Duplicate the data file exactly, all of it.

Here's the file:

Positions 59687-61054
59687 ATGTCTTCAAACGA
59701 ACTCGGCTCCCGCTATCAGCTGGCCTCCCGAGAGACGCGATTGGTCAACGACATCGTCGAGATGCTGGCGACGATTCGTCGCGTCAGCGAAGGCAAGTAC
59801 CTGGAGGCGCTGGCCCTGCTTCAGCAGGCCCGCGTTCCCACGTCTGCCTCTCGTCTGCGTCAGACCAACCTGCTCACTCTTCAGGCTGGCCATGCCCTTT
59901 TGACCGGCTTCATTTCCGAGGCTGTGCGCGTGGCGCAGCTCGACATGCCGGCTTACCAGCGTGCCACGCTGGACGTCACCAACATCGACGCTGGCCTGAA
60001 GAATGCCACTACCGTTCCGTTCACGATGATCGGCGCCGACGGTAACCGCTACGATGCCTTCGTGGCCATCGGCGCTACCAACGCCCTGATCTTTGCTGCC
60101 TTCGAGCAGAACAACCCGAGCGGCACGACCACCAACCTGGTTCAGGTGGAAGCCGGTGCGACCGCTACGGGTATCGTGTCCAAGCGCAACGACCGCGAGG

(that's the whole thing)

Positions 59687-61054
59687 ATGTCTTCAAACGA
59701 ACTCGGCTCCCGCTATCAGCTGGCCTCCCGAGAGACGCGATTGGTCAACGACATCGTCGAGATGCTGGCGACGATTCGTCGCGTCAGCGAAGGCAAGTAC
59801 CTGGAGGCGCTGGCCCTGCTTCAGCAGGCCCGCGTTCCCACGTCTGCCTCTCGTCTGCGTCAGACCAACCTGCTCACTCTTCAGGCTGGCCATGCCCTTT
59901 TGACCGGCTTCATTTCCGAGGCTGTGCGCGTGGCGCAGCTCGACATGCCGGCTTACCAGCGTGCCACGCTGGACGTCACCAACATCGACGCTGGCCTGAA
60001 GAATGCCACTACCGTTCCGTTCACGATGATCGGCGCCGACGGTAACCGCTACGATGCCTTCGTGGCCATCGGCGCTACCAACGCCCTGATCTTTGCTGCC
60101 TTCGAGCAGAACAACCCGAGCGGCACGACCACCAACCTGGTTCAGGTGGAAGCCGGTGCGACCGCTACGGGTATCGTGTCCAAGCGCAACGACCGCGAGG